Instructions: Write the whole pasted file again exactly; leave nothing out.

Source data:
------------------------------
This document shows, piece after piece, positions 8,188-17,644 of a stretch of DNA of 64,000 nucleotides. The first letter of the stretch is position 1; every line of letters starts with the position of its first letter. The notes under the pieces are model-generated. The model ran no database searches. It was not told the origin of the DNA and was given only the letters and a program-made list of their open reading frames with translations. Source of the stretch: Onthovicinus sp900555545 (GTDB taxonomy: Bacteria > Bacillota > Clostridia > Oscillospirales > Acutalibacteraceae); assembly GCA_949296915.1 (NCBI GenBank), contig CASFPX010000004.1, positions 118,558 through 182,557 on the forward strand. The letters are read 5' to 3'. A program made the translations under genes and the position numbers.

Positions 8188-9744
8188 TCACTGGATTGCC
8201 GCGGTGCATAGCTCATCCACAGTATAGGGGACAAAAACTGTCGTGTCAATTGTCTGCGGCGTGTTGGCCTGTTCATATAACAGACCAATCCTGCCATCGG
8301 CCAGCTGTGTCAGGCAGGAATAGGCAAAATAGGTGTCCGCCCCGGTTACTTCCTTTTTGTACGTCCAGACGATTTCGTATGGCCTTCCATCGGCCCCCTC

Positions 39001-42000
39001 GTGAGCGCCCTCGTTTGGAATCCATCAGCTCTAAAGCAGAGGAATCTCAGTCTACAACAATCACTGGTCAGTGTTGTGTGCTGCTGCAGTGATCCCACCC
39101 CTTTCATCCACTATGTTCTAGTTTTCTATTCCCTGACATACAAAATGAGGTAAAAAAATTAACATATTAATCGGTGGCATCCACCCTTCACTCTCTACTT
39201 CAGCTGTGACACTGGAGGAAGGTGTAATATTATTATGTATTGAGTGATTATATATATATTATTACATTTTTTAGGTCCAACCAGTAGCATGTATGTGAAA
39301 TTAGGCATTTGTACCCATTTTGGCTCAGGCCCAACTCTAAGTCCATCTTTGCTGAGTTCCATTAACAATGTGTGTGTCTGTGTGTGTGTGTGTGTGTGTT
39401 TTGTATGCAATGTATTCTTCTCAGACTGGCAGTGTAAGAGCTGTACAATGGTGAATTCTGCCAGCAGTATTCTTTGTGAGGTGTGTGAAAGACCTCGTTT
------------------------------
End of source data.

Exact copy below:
This document shows, piece after piece, positions 8,188-17,644 of a stretch of DNA of 64,000 nucleotides. The first letter of the stretch is position 1; every line of letters starts with the position of its first letter. The notes under the pieces are model-generated. The model ran no database searches. It was not told the origin of the DNA and was given only the letters and a program-made list of their open reading frames with translations. Source of the stretch: Onthovicinus sp900555545 (GTDB taxonomy: Bacteria > Bacillota > Clostridia > Oscillospirales > Acutalibacteraceae); assembly GCA_949296915.1 (NCBI GenBank), contig CASFPX010000004.1, positions 118,558 through 182,557 on the forward strand. The letters are read 5' to 3'. A program made the translations under genes and the position numbers.

Positions 8188-9744
8188 TCACTGGATTGCC
8201 GCGGTGCATAGCTCATCCACAGTATAGGGGACAAAAACTGTCGTGTCAATTGTCTGCGGCGTGTTGGCCTGTTCATATAACAGACCAATCCTGCCATCGG
8301 CCAGCTGTGTCAGGCAGGAATAGGCAAAATAGGTGTCCGCCCCGGTTACTTCCTTTTTGTACGTCCAGACGATTTCGTATGGCCTTCCATCGGCCCCCTC

Positions 39001-42000
39001 GTGAGCGCCCTCGTTTGGAATCCATCAGCTCTAAAGCAGAGGAATCTCAGTCTACAACAATCACTGGTCAGTGTTGTGTGCTGCTGCAGTGATCCCACCC
39101 CTTTCATCCACTATGTTCTAGTTTTCTATTCCCTGACATACAAAATGAGGTAAAAAAATTAACATATTAATCGGTGGCATCCACCCTTCACTCTCTACTT
39201 CAGCTGTGACACTGGAGGAAGGTGTAATATTATTATGTATTGAGTGATTATATATATATTATTACATTTTTTAGGTCCAACCAGTAGCATGTATGTGAAA
39301 TTAGGCATTTGTACCCATTTTGGCTCAGGCCCAACTCTAAGTCCATCTTTGCTGAGTTCCATTAACAATGTGTGTGTCTGTGTGTGTGTGTGTGTGTGTT
39401 TTGTATGCAATGTATTCTTCTCAGACTGGCAGTGTAAGAGCTGTACAATGGTGAATTCTGCCAGCAGTATTCTTTGTGAGGTGTGTGAAAGACCTCGTTT